Time & Attendance
Prevent Call Outs
Implementation & Launch
By Patty Kujawa
Jan. 21, 2010
In surveys last year, U.S. workers said that their retirement picture didn’t look all that great. But things may not be as bad as they thought.
Continuing a two-year decline in retirement confidence, only 18 percent of workers said they are very confident they will have enough money to retire, the Employee Benefit Research Institute reported in its April 2009 Retirement Confidence Survey.
The lack of confidence has forced workers to shift plans and to stay at their jobs longer. Half of workers 50 or older say they plan to work one year past the typical retirement age of 65, a June 2009 survey by Watson Wyatt Worldwide (now Towers Watson) found. Three-quarters of these workers say they need to work longer because of insufficient retirement funds. EBRI’s research on the same issue found that 36 percent of the workers who are delaying retirement cited the poor economy, and 28 percent said they needed to make up stock market losses.
“If any good has happened with this market downturn, maybe it’s waking up individuals” to analyze whether they are ready to retire, says Jack VanDerhei, research director for the institute.
But worker and employer attitudes are slowly shifting toward very cautious optimism, says Julie Stich, senior information/research specialist for the International Foundation of Employee Benefit Plans. The group surveyed employers and employees at three critical points during the recession and found that in September, 40 percent believed the worst of the crisis was over. At that same point in time, nearly 90 percent agreed or strongly agreed that the road to economic recovery would be much slower than in previous recessions.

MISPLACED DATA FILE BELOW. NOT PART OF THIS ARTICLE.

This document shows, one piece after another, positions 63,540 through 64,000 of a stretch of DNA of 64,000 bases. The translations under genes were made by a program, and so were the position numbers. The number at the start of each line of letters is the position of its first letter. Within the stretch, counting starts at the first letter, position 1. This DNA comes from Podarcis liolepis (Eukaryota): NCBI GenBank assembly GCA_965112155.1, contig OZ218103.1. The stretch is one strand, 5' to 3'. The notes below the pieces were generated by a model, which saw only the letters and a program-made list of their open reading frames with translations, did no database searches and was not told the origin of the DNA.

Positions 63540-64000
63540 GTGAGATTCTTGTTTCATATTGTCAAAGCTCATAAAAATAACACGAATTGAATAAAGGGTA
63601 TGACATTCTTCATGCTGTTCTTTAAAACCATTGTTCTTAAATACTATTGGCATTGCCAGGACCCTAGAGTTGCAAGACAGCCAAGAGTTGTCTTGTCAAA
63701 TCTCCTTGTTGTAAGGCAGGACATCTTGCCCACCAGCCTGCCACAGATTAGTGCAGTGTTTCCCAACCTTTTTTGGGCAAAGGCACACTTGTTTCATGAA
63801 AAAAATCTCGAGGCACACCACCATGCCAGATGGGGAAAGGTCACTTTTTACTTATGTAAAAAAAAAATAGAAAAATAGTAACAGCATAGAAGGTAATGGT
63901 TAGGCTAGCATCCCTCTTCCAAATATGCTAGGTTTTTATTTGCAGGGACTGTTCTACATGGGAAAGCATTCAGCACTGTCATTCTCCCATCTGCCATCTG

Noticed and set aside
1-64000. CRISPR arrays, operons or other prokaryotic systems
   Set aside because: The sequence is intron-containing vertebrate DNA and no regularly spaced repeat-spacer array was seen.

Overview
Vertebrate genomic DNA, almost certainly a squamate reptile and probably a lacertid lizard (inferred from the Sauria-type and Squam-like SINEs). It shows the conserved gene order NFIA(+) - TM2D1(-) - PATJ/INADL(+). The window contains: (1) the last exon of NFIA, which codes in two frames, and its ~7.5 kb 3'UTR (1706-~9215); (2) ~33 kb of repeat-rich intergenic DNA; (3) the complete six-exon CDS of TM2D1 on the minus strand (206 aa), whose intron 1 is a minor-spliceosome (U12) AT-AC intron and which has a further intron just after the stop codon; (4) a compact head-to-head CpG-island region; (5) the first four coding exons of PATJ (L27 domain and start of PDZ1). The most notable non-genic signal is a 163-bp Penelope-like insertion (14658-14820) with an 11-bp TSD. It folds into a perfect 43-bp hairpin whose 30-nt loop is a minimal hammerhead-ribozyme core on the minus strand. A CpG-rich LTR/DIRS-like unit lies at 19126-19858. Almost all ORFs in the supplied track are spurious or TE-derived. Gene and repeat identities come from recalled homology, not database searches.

“Even though the ball is in the participants’ court, employers need to do a better job in talking about how to make money last in retirement,” Stich says. “Hopefully employers are going to restore matching contributions, but the recovery is probably going to be slow. Everyone is still struggling.”
But depending upon where people work, the situation may not be so bad, says Tom Kmak, CEO of Fiduciary Benchmarks. Kmak’s company recently crafted a retirement readiness index for 21,000 401(k) retirement plans with a collective $2.1 trillion in assets and more than 33 million employees. The index showed that overall, workers at American companies are 92 percent ready to retire.
“The ideal number is 100,” Kmak says. That score means “you’ve got enough money to maintain your pre-retirement living,” he says.
The index breaks down the American workforce by industry, and then again by company. Companies in the financial services industry scored 89 percent readiness, for example, while workers at petroleum and coal mining companies are 120 percent ready to retire.
Fiduciary Benchmarks hopes companies and employees will use the index as a starting point to determine how fit workers are for retirement. Depending upon what number the company reaches, employers and employees can make adjustments to strengthen readiness.
Workforce Management, January 2010, p. 25 — Subscribe Now!
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